When we bought our current boat in 1998, the average figure that was being used by brokers, surveyors, and others to describe ownership cost was 10% of the purchase price of the boat per year. Bear in mind that nobody was saying that this is a hard and fast number. It is a very rough average, and it has only one value to a potential buyer. And that is that it's an "in the ballpark" figure that can be used to make sure one is allowing for ownership costs when figuring out if one can truly afford a particular boat or not.

Obviously, the ownership cost will have a ton of variables. Where you boat, the labor rate where you boat, the condition of your boat, the make of boat, how much of your own work you are willing or able to do, even the climate in your area, all have an effect on the ownership cost. In fact, there are so many variables it becomes an almost impossible task to predict what the ownership cost of a particular boat will be. But that cost is precisely what a potential buyer, particularly one new to boating, needs to know to avoid biting off more than he or she can chew with regards to the affordability of becoming a boat owner.

Hence the average figure of 10% of the purchase price per year. Some years will be more, some less. We have not kept a close watch on what our boat costs us every year. It costs what it costs. But keeping in mind that 10% figure before we bought the boat helped make sure we went into the deal with our eyes open, knowing that the boat was going to cost a fair amount of money year after year after year. And doing very rough guessculations, I would say that over the last 16 years that 10% number has been at least enough in the ballpark to be a useful number to have had at the outset.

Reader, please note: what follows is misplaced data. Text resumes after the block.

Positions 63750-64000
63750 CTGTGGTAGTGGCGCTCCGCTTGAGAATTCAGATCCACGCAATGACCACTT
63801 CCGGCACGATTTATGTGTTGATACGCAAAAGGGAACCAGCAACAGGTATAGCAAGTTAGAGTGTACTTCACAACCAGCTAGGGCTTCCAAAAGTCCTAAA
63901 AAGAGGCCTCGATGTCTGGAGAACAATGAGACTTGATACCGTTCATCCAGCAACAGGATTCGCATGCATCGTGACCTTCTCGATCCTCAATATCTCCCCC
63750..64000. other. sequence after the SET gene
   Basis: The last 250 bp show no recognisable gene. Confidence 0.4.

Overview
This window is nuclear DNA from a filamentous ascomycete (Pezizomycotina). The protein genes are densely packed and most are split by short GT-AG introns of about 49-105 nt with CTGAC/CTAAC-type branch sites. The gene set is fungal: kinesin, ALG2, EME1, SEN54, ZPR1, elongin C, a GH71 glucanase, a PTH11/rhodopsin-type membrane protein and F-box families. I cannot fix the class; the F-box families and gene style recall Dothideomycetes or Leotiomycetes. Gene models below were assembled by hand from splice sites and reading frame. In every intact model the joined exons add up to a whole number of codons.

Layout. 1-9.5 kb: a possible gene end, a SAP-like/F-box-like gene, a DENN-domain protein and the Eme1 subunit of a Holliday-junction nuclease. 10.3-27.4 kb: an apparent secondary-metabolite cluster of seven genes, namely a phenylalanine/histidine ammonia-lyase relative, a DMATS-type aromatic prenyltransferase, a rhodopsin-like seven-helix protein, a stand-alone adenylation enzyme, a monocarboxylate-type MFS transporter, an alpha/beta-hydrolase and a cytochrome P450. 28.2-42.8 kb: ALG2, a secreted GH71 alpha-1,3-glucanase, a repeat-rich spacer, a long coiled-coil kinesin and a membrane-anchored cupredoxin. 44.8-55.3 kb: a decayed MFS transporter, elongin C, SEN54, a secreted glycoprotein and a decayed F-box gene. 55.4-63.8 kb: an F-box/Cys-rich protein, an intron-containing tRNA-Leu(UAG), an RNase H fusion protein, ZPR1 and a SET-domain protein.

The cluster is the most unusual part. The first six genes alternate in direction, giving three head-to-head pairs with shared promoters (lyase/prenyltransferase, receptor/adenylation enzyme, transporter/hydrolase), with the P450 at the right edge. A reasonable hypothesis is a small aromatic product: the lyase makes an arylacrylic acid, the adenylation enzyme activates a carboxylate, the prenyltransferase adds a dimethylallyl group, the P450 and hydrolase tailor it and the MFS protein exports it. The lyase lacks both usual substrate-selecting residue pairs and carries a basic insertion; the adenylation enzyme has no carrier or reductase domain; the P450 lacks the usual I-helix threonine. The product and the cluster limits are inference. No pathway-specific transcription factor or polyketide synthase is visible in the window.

That was in 1998. Today, I would be more inclined to use a figure of 15% a year to account for higher labor rates and the increasing cost of everything from haulouts to paint brushes.
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Old 08-07-2014, 06:44 PM   #32
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Certainly the 10% of purchase price per year has been pretty damn close on a yearly average for us, Marin. Much to my wife's continuing dismay. She is relieved we are selling her this Spring, as we will be travelling too much, with a son and family in London, to use her enough.
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Old 08-07-2014, 11:22 PM   #33
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If you came in at 10% you were purely lucky, or it is a self-fulfilling prophecy. It is an entirely bogus number in and of itself.
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Old 08-07-2014, 11:53 PM   #34
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With a new boat: ownership taxes, insurance, berthage, maintenance, and minor improvements are costing me 5% of boat-acquisition cost with most all work done by paid professionals. I expect that percentage to rise with the boat's depreciation and with most ownership costs continuing to rise. After three years now, perhaps the costs are running closer to 10% of the boat's current value.

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Old 08-08-2014, 12:18 AM   #35